At a couple of bucks a packet, seeds are an amazing bargain.
The array of choices you’ll find in any seed catalog, from brand-new hybrids to time-tested favorites, makes every growing season a new adventure. But that same abundance of choices poses a dilemma: Which new varieties are really worthy of garden space?
To help you navigate that decision, Organic Gardening trialed nearly 50 varieties of vegetables, herbs, and flowers in 2010. Most were varieties recently introduced to gardeners; a few were heirlooms that haven’t been widely available in the past. We grew them at the Rodale family farm near our editorial offices in Pennsylvania, and our far-flung crew of 14 test gardeners planted them in diverse climates and soil conditions. If you follow our “From the Test Gardens” blog, you’ve gotten a glimpse of the process and read some of our preliminary impressions, both positive and negative, of the trial varieties.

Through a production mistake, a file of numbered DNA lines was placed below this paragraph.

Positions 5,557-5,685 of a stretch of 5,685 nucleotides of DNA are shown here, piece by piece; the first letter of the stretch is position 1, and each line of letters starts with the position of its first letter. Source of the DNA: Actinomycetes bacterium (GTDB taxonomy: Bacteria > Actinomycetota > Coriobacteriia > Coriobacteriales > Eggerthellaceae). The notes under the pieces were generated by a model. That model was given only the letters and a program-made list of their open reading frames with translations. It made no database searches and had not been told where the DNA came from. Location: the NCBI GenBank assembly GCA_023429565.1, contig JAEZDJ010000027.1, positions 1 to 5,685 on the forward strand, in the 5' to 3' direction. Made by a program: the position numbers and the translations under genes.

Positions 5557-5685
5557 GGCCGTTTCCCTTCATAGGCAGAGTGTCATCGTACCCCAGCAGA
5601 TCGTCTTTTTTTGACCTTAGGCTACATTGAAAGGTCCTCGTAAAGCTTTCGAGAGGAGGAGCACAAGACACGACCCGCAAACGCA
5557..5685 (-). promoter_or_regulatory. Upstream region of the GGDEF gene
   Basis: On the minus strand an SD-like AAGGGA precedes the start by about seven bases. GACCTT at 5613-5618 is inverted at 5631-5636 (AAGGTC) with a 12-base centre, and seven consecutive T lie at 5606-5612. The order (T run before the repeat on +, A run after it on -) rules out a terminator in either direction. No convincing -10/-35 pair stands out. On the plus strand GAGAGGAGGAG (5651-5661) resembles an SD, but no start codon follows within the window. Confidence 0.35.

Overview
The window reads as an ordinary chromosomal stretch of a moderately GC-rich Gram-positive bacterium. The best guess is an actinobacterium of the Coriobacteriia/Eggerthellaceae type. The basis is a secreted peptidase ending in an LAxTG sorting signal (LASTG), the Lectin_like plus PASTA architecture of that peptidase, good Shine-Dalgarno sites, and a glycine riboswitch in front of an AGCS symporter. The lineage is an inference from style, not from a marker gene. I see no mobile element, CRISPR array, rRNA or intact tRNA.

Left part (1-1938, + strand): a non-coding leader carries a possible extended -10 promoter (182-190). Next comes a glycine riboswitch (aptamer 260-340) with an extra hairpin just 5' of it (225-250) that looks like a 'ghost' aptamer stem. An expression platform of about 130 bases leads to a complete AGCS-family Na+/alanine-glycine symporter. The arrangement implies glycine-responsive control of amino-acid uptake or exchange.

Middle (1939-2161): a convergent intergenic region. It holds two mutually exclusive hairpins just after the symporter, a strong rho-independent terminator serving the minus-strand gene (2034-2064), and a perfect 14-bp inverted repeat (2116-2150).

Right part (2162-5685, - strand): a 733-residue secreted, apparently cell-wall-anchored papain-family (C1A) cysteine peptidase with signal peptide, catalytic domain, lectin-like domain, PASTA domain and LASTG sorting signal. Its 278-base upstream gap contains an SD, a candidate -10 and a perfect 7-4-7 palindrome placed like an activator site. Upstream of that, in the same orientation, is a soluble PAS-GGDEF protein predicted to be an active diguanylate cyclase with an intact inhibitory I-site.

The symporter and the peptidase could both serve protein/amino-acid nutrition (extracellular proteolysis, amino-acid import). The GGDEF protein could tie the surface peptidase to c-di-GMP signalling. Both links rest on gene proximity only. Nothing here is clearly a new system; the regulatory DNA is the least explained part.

In the end, nearly every variety revealed at least one commendable quality, whether it was regional adaptability, special culinary uses, or unique beauty. Some were good enough to challenge the standard varieties we’ve grown for years. What you see on the pages that follow are the best—our 10 favorite plants from the 2010 trials, with comments from our test gardeners.
Source: John Scheepers Kitchen Garden Seeds
Ghostly ‘Cavili’, shown on pages 42 and 43, is notable for its creamy texture, mild flavor, and small seeds. The fruits hold well after harvest. ‘Cavili’ is parthenocarpic, which means its female blossoms develop into fruit without having been pollinated. This trait is handy in greenhouse culture, where no pollinators are present, or under floating row covers in regions where insect pests destroy squash.
“The kids loved the huge size of this zucchini (we always have a contest for the biggest), and I loved the flavor and productivity.” —Michelle Zettel, Challis, Idaho
‘Beananza’ Green Bean
Source: W. Atlee Burpee & Co.
Although it’s a bush bean, ‘Beananza’ showed the sort of summerlong stamina you’d expect from a pole bean. The harvest lasted about 10 weeks with consistent quality. ‘Beananza’ is a French filet-type bean with slim, stringless pods about 6 inches long and traditional bean flavor.
“Tender and flavorful. They didn’t seem to get tough as quickly as other filet beans.” —John Lewis, Newport, Rhode Island